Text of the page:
Thanksgiving has always been my favorite holiday, all of the good f-words - food, family, friends - and none of the obscene g-words - guilt, greed - that crop up at Christmas. This Thanksgiving, however, will be a bittersweet event, a celebration of a life that ended too early.
Susan Jordan, the older sister of my wife, Lois, died last May in the crash of a small, experimental plane in Utah. She was a pre-boomer, 67, but she epitomized the vital r-words of Life (Part 2) - running, relationships, reinvention.
Running, of course, is our short-hand for working out, staying fit in body and mind (connected, as you know). Susan ran, hiked, climbed, lifted, did yoga, swam. Something intense every day, sometimes twice.
As the matriarch on Lois' side of the family, she brought friends and family together for Thanksgiving at the Berkeley house she shared with her daughter, Jenny, and her husband, Ronnie Wong. It was a joyous Jewish-Chinese pilgrim festival of food and love, of relationships that were fostered and strengthened for the year. Jenny and Ronnie will host this one, which could be the last as they move on.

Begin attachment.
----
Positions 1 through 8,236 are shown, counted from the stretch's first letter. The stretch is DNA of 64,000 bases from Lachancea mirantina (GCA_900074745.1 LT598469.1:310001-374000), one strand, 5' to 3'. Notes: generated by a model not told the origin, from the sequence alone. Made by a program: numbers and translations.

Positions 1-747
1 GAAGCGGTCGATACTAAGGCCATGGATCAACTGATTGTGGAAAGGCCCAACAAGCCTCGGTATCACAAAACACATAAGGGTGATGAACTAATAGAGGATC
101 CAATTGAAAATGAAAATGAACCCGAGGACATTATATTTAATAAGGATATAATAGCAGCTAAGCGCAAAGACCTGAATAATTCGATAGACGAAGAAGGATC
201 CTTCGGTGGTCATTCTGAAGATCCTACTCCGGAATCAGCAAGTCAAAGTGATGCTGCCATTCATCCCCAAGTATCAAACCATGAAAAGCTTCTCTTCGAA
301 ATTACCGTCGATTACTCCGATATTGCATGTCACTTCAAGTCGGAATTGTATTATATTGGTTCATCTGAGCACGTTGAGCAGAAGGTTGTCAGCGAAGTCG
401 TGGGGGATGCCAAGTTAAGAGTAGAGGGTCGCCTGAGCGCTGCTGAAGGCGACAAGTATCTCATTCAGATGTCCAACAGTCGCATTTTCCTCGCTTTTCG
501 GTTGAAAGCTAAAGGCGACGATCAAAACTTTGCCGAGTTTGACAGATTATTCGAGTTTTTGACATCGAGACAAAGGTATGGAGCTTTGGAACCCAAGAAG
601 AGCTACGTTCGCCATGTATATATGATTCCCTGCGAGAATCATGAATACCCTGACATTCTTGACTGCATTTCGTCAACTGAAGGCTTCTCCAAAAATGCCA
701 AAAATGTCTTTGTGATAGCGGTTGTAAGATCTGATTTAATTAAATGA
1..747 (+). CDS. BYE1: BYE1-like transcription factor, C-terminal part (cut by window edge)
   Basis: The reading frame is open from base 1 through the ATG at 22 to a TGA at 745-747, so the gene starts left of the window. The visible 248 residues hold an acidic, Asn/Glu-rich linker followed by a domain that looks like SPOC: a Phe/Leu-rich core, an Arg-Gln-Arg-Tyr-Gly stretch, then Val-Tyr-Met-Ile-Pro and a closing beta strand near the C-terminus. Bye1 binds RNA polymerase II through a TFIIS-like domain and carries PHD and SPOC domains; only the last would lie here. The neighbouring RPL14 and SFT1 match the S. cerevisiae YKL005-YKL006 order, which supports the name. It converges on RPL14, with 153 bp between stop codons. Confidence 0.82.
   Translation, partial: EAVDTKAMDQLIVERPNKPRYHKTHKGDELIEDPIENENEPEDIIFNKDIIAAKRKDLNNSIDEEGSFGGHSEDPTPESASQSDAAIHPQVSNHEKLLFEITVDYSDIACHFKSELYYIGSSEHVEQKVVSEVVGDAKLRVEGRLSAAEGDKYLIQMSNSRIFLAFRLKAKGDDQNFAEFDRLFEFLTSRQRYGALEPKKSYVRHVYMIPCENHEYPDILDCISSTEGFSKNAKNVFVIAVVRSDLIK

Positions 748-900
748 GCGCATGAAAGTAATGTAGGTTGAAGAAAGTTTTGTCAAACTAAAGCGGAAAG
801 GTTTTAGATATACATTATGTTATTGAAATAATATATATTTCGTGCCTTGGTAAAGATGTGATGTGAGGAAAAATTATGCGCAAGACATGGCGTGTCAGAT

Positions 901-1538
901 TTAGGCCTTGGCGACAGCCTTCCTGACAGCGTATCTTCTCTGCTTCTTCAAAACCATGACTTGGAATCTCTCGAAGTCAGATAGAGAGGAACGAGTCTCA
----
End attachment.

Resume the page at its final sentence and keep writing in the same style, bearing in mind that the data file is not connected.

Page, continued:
Susan's reinventions were epic. Chicago-born, she was a school teacher before she became a lawyer. And what a lawyer! One of her most famous cases was the defense of Inez Garcia, who killed the man who raped her. For the first time, the Battered Woman Syndrome was recognized as an affirmative self-defense.
And then a terrible set-back in her late forties. A medical malpractice left her unable to talk for long periods without pain, a crippling impediment for a trial lawyer. Another reinvention or two or three. While she continued to participate in major cases, she also became a yoga teacher and a practicing Buddhist in the Theravada tradition, sharing the benefits of her spiritual practice by organizing meditation retreats for lawyers and others. Above all, in more ways than one, she pursued her passion for flying, often on missions to protect the environment. She was the passenger in her friend John Austin's plane when it crashed in the Utah desert.
The summer before she died, Susan took me up in her own plane for a couple of hours over northern California. I had never seen this restless, willful dynamo at such peace, and so happy. Her joy and my pleasure in the flight is a vivid memory, a gift for all my holiday seasons to come.